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New EPA administrator faces DeKalb County sewage spills, coal ash

DeKalb County sewers transport an array of waste. (Photo by David Pendered)

By David Pendered

DeKalb County’s discharge of raw sewage is one of the first issues facing the newly appointed EPA administrator for the Southeast. Coal ash is right behind sewage.

The Biden administration has tapped Daniel Blackman, the Sierra Club Georgia Chapter’s executive committee chair, for the EPA Region 4 post. Blackman will oversee federal environmental operations in Georgia and eight surrounding states, plus six recognized tribes in those states.

Blackman, a Democrat, took the Sierra Club job in April after narrowly losing the Jan. 5 runoff election to Lauren “Bubba” McDonald, a Republican, for a seat on the Public Service Commission, the state’s utility regulator.

Blackman has not been cited as a potential Democratic challenger for statewide office in the 2022 election cycle.

Georgia has two hot-button issues in the Region 4 office:

  • In DeKalb County, the issue is the federal lawsuit that challenges the EPA’s enforcement of the federal Clean Water Act in the consent decree that’s to halt the discharge of raw sewage into waterways of the state. The next hearing will be on Dec. 16.
  • Statewide, the issue is the disposal of coal ash created over decades in the process of generating electricity. The Georgia Legislature faces a number of bills by Republicans and Democrats when it returns in January 2022. Critics of Georgia’s coal ash program object to EPA’s Dec. 16, 2019, decision to approve Georgia to develop its own program to manage coal combustion residuals, in place of federal standards. In October, the Georgia Court of Appeals upheld the PSC vote to allow Georgia Power to pass to consumers a portion of costs of compliance.

On Dec. 16, the EPA is scheduled to defend its actions regarding DeKalb County in the U.S. Court of Appeals in Atlanta. The South River Watershed Alliance, Inc. filed the lawsuit against DeKalb County to allege the EPA has not engaged in “diligent prosecution” of the federal Clean Water Act to halt DeKalb’s sewage leaks.

The issue involves the consent decree signed by the U.S. Environmental Protection Agency, the Georgia Environmental Protection Division of the Department of Natural Resources and DeKalb County. The purpose of the decree is to compel DeKalb County to stop the discharge of untreated sewage into the waters of the state.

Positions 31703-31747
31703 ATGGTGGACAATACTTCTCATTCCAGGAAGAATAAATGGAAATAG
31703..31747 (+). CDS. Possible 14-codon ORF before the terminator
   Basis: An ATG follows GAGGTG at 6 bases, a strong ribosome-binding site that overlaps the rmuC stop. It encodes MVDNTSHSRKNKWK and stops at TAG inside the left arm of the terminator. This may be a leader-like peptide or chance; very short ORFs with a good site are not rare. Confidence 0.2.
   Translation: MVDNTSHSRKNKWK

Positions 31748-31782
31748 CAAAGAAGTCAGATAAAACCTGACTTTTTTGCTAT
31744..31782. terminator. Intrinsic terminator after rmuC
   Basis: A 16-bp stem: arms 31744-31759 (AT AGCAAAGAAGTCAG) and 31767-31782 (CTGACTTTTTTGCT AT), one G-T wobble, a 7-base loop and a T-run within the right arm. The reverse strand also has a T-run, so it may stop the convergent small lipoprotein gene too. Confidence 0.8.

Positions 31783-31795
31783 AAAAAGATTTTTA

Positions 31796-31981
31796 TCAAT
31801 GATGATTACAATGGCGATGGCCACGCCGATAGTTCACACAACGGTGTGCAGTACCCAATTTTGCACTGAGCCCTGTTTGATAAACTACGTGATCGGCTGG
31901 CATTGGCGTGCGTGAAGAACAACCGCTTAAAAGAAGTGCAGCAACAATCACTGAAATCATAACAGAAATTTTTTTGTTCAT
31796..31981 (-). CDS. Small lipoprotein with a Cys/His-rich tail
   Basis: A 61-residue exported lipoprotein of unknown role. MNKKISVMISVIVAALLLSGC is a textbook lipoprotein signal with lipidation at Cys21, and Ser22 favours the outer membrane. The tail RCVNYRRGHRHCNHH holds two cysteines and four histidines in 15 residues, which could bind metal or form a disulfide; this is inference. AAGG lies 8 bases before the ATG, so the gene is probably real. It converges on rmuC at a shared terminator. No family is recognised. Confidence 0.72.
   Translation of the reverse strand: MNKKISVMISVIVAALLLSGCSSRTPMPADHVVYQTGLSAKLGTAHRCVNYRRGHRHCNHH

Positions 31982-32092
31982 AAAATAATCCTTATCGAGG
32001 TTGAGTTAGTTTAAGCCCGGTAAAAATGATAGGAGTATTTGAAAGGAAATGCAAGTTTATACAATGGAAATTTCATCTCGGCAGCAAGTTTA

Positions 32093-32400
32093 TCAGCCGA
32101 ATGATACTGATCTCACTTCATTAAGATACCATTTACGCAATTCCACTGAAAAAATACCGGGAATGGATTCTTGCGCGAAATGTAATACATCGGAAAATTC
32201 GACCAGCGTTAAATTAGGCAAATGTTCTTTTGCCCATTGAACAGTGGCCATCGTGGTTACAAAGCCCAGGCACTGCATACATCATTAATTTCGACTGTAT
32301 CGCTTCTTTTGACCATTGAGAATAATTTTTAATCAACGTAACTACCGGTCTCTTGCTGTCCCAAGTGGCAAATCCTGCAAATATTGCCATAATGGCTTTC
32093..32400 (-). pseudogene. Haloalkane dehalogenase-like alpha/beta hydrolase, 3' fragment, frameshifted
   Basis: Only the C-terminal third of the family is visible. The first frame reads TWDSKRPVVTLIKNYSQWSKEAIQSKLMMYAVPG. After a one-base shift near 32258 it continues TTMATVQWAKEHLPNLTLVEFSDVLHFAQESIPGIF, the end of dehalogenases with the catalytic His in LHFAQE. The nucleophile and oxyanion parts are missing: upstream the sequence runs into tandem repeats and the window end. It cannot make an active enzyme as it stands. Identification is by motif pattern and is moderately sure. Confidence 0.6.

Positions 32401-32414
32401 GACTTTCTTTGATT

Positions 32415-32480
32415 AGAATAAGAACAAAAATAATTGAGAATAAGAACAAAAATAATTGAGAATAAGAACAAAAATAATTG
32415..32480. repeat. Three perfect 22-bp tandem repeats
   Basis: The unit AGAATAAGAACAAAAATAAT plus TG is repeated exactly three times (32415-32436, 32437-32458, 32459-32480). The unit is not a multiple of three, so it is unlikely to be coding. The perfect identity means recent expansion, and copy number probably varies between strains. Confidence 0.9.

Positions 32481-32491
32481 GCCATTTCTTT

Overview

The consent decree has no deadline for DeKalb County to stop the discharges in non-priority areas, most of which are in predominately Black south DeKalb. The EPA is being compelled by a federal lawsuit to explain how the lack of this deadline can be justified under the federal Clean Water Act.

The Clean Water Act requires “diligent prosecution” by the EPA, which means the EPA is diligently pursuing action against the polluter. A lower court has confirmed the consent decree has no deadline. U.S. District Court Judge Steven Grimberg wrote: “the Consent Decree does not establish a timeline for DeKalb to stop spills…”

The EPA’s actions were cited in a brief DeKalb County filed Nov. 10, as the defendant in the Court of Appeals case. The brief states the EPA and EPD worked many years to reach a deal with DeKalb County that would avoid lawsuits. “This is a Consent Decree that EPA and EPD negotiated with DeKalb over many years; that allowed the EPA, EPD, and DeKalb to avoid contentious litigation,” the brief reads.

This raises the issue that the South River Watershed Alliance has called into question the authority of the two organizations to replace a requirement of the Clean Water Act with their judgment. The lawsuit “implicates the judgment and expertise of EPA and EPD and threatens to intrude on their ability to enforce and reach reasonable settlements to bring about compliance with the Clean Water Act…”

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David Pendered

David Pendered, Managing Editor, is an Atlanta journalist with more than 30 years experience reporting on the region’s urban affairs, from Atlanta City Hall to the state Capitol. Since 2008, he has written for print and digital publications, and advised on media and governmental affairs. Previously, he spent more than 26 years with The Atlanta Journal-Constitution and won awards for his coverage of schools and urban development. David graduated from North Carolina State University and was a Western Knight Center Fellow.

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